SBJ/October 1-7, 2012/Marketing and Sponsorship

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  • Dempsey scores with new watch

    In another sign of Clint Dempsey’s growing stature as an endorser, the Deuce Limited Edition watch arrives in stores internationally this week.

    The Deuce — Dempsey wears No. 2 for Tottenham Hotspur of the English Premier League — is made by California-based Jorg Gray. The watches are limited to 1,002 in distribution (a further “deuce” play). They sell for $795 and are available in U.S. and European jewelry stores and on the Jorg Gray website.

    Jorg Gray is producing the Deuce Limited Edition.
    Photo by: JORG GRAY
    All of Dempsey’s endorsement deals have been made by his representatives at James Grant Sports, which also brokered Dempsey’s move this summer from Fulham to Tottenham, a change that came with a $10 million transfer fee.

    In addition to his deal to be a brand ambassador for Jorg Gray through 2013, Dempsey — a member of the U.S. men’s national team, as well — has partnerships with Nike, Crown Imports (for the Mexican beer Modelo Especial), Pepsi and Upper Deck that run through the 2014 FIFA World Cup in Brazil. His relationship with Nike began with his rookie season in MLS in 2004. All of Dempsey’s other deals were signed in the last 18 months.

    The agency would not divulge financial details of his marketing partnerships, but Lyle Yorks, a former pro soccer player and now the global managing director of the soccer group at James Grant Sports, said the 29-year-old Dempsey could have even more
    business if he so chooses.

    “There are two big hurdles: his schedule and his determination to only be with brands he can be personally vested in,” said Yorks, whose agency represents more than 100 soccer players across the United States and Europe. “Between Tottenham and his national team commitments, he doesn’t get home to Texas much. When he has time, he wants to be with his family or relaxing.”

    Executives at Jorg Gray — an American watch company in a market filled with European brands — liked the idea of a link with Dempsey, an American soccer player finding success on a global stage. They also were impressed by Dempsey’s practical approach to endorsements.

    “At our first meeting, Clint told us his credo was ‘Family, Faith, Football, Fishing,’” said Jorg Gray COO Damian Want. “He didn’t want to be an athlete who just does a few photo shoots and calls it a partnership. He wanted to have a lot of input into his own watch brand.”

    Dempsey was deeply involved in the crafting of the Deuce, sharing his opinions and suggestions via email and in meetings in England. The product is being promoted with full-page ads in magazines including Men’s Fitness, Outdoor, Details, Playboy and Top Gear. Dempsey’s deal with Jorg Gray calls for personal appearances and social media tie-ins.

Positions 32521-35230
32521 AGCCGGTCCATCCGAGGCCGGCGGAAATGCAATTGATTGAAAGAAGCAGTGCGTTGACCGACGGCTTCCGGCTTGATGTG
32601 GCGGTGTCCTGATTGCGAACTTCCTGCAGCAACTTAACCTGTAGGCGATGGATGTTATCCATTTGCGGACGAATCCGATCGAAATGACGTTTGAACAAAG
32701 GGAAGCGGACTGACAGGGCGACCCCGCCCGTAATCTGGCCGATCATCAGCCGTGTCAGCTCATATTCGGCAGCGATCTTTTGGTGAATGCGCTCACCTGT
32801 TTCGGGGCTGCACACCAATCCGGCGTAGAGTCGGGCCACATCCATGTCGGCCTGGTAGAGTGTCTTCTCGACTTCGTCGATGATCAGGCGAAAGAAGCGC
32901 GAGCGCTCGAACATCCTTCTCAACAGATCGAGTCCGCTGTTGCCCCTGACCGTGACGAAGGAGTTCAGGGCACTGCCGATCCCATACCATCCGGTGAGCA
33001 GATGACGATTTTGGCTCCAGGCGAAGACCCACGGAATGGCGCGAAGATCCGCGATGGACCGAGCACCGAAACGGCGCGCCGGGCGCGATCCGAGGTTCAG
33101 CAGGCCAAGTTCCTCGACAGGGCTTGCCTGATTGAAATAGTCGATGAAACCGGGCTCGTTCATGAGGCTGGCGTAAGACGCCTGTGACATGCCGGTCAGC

“We expect the watch to sell out fairly quickly,” said Want, whose brand also has deals with MotoGP racer Ben Spies and IndyCar driver Alex Tagliani. “We feel like, with this partnership, we are on the front edge of soccer’s incredible growth in the U.S.”

    At Soccer United Marketing, the marketing arc of MLS, where Dempsey played for the New England Revolution for three years, there is little surprise over his rising profile.

    “Companies recognize that Clint is a special talent,” said David Wright, SUM’s senior vice president, global sponsorship. “He’s a player who has the ‘it’ factor. … Clint steps up in the big games, as you can see from his play with both club and country, and often that’s what brands want to align with.”

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  • System allows fans to buy no-obligation tickets to bowl games

    Editor's note: This story is revised from the print edition.

    Fans who want to go to the Discover BCS National Championship Game — but only if their favorite team plays in it — now have the chance to reserve tickets ahead of time without an obligation to buy the tickets if their team doesn’t make it.

    Chicago-based Forward Market Media has developed an online ticketing system that enables fans to reserve face-value tickets for events like bowl games, where the teams aren’t announced until a month before the game. As part of the reservation, the buyer specifies a favorite team and pays a non-refundable reservation fee that ranges from $10 to $325, depending on demand for that team. That fee is in addition to the face-value price of the ticket ($375 for the championship game).

    Fans won’t have to worry about getting stuck with tickets should their team not make it.
    Photo by: GETTY IMAGES
    If the specified team makes it, the buyer has access to tickets for face value. If the team doesn’t make it, the reservation expires.

    As part of a new promotion that just launched, fans who reserve their tickets to the championship game and have their team make it also will receive a $75 travel discount from Orbitz for a hotel and flight package. More importantly for Orbitz, the company will develop a database for the thousands of fans who make reservations.

    No. 1-ranked Alabama, as you’d expect, requires the most expensive reservation fee at $325 for tickets. No. 2-ranked Oregon’s reservation fee is $125.

    That means an Oregon fan whose team makes the national championship game will have spent $125 to reserve the ticket and $375 to buy the ticket, for a total of $500. Tickets to last season’s national championship game on the secondary market averaged $1,815 and ranged from $500 to $1,000 in the upper deck.

    Prices fluctuate based on demand for seats for that team in a given section. The Orange Bowl, as the host for the championship game, sets the reservation rates. The bowl keeps 75 percent of the reservation revenue, while Forward Market Media gets 25 percent. All of the primary ticket revenue stays with the bowl.

    “It’s a supply-and-demand business,” said Forward Market Media CEO Scott McKibben, the former executive director of the Tournament of Roses and the Rose Bowl. “This process gives fans a chance to follow their team and pay face value for a ticket if they make it to the big game. Otherwise, they’d find themselves paying four or five times the face value for a ticket on the secondary market.”

    Forward Market Media is working with all of the BCS bowls to make the ticketing system available. The company also has deals with the AutoZone Liberty Bowl and the Big Ten championship game.

    McKibben also has his sights set on the college football playoff that begins in the 2014 season.

    This season marks the first time that all four BCS bowls, plus the championship game, are using Forward Market Media’s ticketing technology. The promotion with Orbitz marks the first time the company has brought a sponsor into the mix, and McKibben said he hopes to do more of that in the future, whether it’s with a travel agency, airline, rental car company or hotel.

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  • Marathon starts campaign; NFL effort targets women

    Terry Lefton